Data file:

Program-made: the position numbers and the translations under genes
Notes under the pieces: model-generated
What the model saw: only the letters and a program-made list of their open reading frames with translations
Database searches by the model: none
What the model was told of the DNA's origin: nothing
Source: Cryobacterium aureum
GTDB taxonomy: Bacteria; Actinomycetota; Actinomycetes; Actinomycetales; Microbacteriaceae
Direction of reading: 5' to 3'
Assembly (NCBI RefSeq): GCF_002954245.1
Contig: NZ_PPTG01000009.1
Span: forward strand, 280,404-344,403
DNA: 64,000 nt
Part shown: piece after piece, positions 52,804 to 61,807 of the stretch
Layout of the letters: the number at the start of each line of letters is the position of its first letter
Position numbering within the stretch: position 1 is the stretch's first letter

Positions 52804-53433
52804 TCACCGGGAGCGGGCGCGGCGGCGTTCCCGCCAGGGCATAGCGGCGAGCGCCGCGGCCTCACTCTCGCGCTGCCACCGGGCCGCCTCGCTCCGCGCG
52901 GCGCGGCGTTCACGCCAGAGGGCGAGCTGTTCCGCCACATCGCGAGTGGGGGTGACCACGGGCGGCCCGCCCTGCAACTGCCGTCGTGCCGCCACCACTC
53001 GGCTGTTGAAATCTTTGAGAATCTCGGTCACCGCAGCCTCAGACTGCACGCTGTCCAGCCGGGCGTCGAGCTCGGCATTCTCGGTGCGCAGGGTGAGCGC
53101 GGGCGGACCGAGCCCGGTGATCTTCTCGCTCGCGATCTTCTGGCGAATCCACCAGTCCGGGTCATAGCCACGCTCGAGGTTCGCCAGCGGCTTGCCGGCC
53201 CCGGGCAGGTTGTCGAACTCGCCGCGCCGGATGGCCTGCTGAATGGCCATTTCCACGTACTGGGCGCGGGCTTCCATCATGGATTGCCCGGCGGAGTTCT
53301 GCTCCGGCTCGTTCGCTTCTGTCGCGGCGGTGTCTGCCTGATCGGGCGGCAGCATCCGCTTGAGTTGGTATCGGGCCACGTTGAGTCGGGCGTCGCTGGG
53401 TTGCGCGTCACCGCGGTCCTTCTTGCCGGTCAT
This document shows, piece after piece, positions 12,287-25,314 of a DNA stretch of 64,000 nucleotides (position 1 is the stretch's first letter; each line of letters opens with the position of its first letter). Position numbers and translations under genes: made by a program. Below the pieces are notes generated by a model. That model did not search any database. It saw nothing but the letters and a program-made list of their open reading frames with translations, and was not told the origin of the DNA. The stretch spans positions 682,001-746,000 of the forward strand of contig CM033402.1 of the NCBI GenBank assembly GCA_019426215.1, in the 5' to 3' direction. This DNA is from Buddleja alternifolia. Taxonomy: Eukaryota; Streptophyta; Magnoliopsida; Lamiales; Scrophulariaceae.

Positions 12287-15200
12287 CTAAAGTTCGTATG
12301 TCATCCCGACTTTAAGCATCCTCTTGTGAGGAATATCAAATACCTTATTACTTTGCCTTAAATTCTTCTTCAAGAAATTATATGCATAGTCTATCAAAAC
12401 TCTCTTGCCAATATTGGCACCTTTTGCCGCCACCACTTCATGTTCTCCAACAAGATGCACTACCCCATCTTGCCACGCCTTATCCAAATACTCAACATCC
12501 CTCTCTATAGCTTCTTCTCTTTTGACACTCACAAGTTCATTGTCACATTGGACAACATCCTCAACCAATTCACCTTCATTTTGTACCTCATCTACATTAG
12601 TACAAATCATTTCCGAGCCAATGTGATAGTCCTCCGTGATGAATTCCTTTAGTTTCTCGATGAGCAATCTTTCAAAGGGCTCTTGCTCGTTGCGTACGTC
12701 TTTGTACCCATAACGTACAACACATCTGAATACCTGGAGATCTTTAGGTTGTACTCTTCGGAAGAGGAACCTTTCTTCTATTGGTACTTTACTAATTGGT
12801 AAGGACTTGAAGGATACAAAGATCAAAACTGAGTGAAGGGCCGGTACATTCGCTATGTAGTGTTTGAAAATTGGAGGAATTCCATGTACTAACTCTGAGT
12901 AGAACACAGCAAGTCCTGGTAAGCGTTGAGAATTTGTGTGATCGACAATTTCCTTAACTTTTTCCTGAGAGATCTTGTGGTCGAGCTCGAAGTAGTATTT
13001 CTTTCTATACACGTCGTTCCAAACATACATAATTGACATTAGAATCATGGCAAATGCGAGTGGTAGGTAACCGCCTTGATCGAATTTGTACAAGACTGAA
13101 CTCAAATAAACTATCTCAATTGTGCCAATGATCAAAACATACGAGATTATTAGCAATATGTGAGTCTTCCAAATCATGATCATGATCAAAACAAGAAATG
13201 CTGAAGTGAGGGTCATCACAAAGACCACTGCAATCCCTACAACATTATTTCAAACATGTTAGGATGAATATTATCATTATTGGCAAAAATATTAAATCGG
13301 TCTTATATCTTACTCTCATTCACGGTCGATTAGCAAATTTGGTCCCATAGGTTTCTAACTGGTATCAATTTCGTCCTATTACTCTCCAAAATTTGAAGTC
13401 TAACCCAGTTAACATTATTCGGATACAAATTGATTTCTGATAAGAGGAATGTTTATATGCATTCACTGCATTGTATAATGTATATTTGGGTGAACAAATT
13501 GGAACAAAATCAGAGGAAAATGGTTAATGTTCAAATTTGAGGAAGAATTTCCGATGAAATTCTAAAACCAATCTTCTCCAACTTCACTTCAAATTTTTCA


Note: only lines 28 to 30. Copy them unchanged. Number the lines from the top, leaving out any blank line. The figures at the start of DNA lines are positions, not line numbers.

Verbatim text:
12401 TCTCTTGCCAATATTGGCACCTTTTGCCGCCACCACTTCATGTTCTCCAACAAGATGCACTACCCCATCTTGCCACGCCTTATCCAAATACTCAACATCC
12501 CTCTCTATAGCTTCTTCTCTTTTGACACTCACAAGTTCATTGTCACATTGGACAACATCCTCAACCAATTCACCTTCATTTTGTACCTCATCTACATTAG
12601 TACAAATCATTTCCGAGCCAATGTGATAGTCCTCCGTGATGAATTCCTTTAGTTTCTCGATGAGCAATCTTTCAAAGGGCTCTTGCTCGTTGCGTACGTC